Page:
Little Known Scoliosis Pain Truths

Scoliosis Pain

Scoliosis pain is not a usual symptom actually caused by the presence of a mild to moderate side-to-side spinal curvature. Most diagnosed patients do not experience any pain from their scoliosis conditions. Many of the patients who do develop pain are actually suffering from mindbody symptoms often brought on by the diagnostic nocebo effect of the curvature, rather than the curvature itself.

Of course, this is not to say that all cases of scoliosis are asymptomatic. Although research data show that most minor cases are nothing to worry about, serious spinal curvatures are another matter altogether. Severe and extreme scoliotic curvatures can cause terrible pain and a variety of disabling neurological effects through various processes.

The scope of this article will examine the obvious and lesser considered reasons why a patient may experience pain in association with a scoliosis condition.


Physically-Motivated Scoliosis Pain

Scoliosis is a relatively common condition and the majority of patients have very mild curves that do not require any treatment whatsoever. Most minor spinal curves will not cause any pain or even be noticeable to the patient or others.

Moderate to severe scoliosis may be symptomatic, but always needs to be monitored. Some severe cases of scoliosis actually do compromise the integrity of the spine and can cause painful expressions in the spinal structures, back muscles or internal organs. These symptoms can be generated due to nerve compression, organ compression and a plethora of other case-specific reasons.

True structurally-induced pain from advanced scoliosis should be treated medically and possibly surgically. It is unfortunate that medical science does not have many options when it comes to scoliosis correction. Hopefully in the future, doctors will have a better idea of the genetic causation of scoliosis and will be able to prevent it, rather than treat it.


Mindbody Scoliosis Pain

Out of the minority of scoliosis patients who do have pain, some are actually suffering from a psychosomatic reaction to the nocebo effect of the diagnosis. In plain language, this means that the patient has been frightened by being diagnosed with scoliosis and the mind takes the opportunity to create painful symptoms based on expectation, rather than biological causation. Although the symptoms will seem completely structurally-motivated, they are actually enacted by the mind.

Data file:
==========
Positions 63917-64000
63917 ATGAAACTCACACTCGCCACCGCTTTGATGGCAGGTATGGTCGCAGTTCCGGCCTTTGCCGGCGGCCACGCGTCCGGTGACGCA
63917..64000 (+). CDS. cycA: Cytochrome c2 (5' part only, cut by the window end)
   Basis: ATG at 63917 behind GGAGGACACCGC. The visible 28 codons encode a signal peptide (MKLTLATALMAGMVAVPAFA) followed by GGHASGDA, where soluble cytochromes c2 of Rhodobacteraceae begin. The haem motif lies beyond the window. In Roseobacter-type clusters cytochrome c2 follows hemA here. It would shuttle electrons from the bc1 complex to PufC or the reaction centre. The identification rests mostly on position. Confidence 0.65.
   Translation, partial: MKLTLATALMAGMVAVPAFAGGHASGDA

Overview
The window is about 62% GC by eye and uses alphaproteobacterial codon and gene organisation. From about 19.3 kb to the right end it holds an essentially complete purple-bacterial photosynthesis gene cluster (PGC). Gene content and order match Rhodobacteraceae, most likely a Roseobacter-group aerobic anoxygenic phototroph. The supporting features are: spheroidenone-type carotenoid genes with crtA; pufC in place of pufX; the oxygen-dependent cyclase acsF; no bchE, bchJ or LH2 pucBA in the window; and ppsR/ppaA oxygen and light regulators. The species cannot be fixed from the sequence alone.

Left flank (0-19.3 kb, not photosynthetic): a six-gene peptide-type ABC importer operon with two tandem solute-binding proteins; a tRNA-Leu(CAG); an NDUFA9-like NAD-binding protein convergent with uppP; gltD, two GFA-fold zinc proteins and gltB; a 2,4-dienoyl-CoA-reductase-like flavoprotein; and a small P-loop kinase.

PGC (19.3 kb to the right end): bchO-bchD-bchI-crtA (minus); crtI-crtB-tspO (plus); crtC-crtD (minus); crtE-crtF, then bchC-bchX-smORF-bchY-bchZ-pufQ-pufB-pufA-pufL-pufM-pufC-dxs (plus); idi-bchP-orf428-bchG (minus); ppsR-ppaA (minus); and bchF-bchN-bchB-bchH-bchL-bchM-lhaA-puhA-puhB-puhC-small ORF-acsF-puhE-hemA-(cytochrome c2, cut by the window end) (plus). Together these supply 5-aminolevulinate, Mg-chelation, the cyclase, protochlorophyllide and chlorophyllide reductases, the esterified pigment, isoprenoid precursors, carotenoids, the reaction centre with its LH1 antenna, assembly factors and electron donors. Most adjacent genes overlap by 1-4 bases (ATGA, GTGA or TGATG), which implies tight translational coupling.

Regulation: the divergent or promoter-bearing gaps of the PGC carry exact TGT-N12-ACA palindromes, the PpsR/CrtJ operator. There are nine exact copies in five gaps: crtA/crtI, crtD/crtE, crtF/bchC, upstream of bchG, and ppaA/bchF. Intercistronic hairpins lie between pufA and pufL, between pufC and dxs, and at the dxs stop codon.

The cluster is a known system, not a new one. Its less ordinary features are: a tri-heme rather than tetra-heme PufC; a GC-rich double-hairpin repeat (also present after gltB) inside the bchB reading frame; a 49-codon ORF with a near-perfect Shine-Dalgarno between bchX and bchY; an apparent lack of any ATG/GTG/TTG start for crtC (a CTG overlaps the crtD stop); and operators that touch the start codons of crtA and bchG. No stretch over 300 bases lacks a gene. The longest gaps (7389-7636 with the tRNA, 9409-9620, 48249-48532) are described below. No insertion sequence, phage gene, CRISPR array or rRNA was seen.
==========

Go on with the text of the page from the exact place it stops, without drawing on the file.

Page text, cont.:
This type of pain can not typically be treated successfully using drugs or surgery. The only proven treatment for a psychosomatic reaction of this kind is knowledge therapy. This is the only treatment that treats the actual psychoemotional cause of the symptoms, rather than wasting time treating a scapegoat physical abnormality.

It is crucial to remember that patients may have mindbody contributions to pain instead of just an exclusive cause. This means that even if a significant scoliosis condition exists and generates some symptoms, the pain may be intensified or extended in duration due to psychological overlay. All chronic pain conditions have an emotional component and it is crucial to keep this in mind if the condition becomes particularly resistant to traditional care practices.


Scoliosis Pain Facts

It is crucial that doctors inform and reassure a patient about the truth of their scoliosis conditions. Diagnosed patients should understand that mild to moderate spinal curvatures are rarely painful and should not cause them any disability. This is especially important in young patients who are prone to experiencing terrible fear, insecurity and exclusion due to their spinal curves. Parental and peer support can make the difference between a life filled with satisfaction and a life dominated by pain.

When I was diagnosed with scoliosis at age 16, I thought my life was over. My chiropractor did nothing to reassure me that my condition was stable and not worthy of fear. Instead, I was made to feel as if I was damaged and in need of lifelong treatment in order to maintain health and function. It is no wonder why I developed such a disposition towards psychological back pain after this diagnosis. Looking back, my many years of suffering might have been prevented if this doctor had simply told me the truth, rather than trying to secure a new patient for his practice.

Later on, I learned that my curve was so slight that it actually fell into normal parameters and did not even quality as scoliosis at all. Too bad it took several years for this to occur. By this time, I was already deeply entrenched in the battle for my very life against a host of misdiagnosed back pain conditions.

Although I can’t change my past, I can at least create the chance to prevent this same injustice from occurring to another innocent person.



Back Pain > Scoliosis > Scoliosis Pain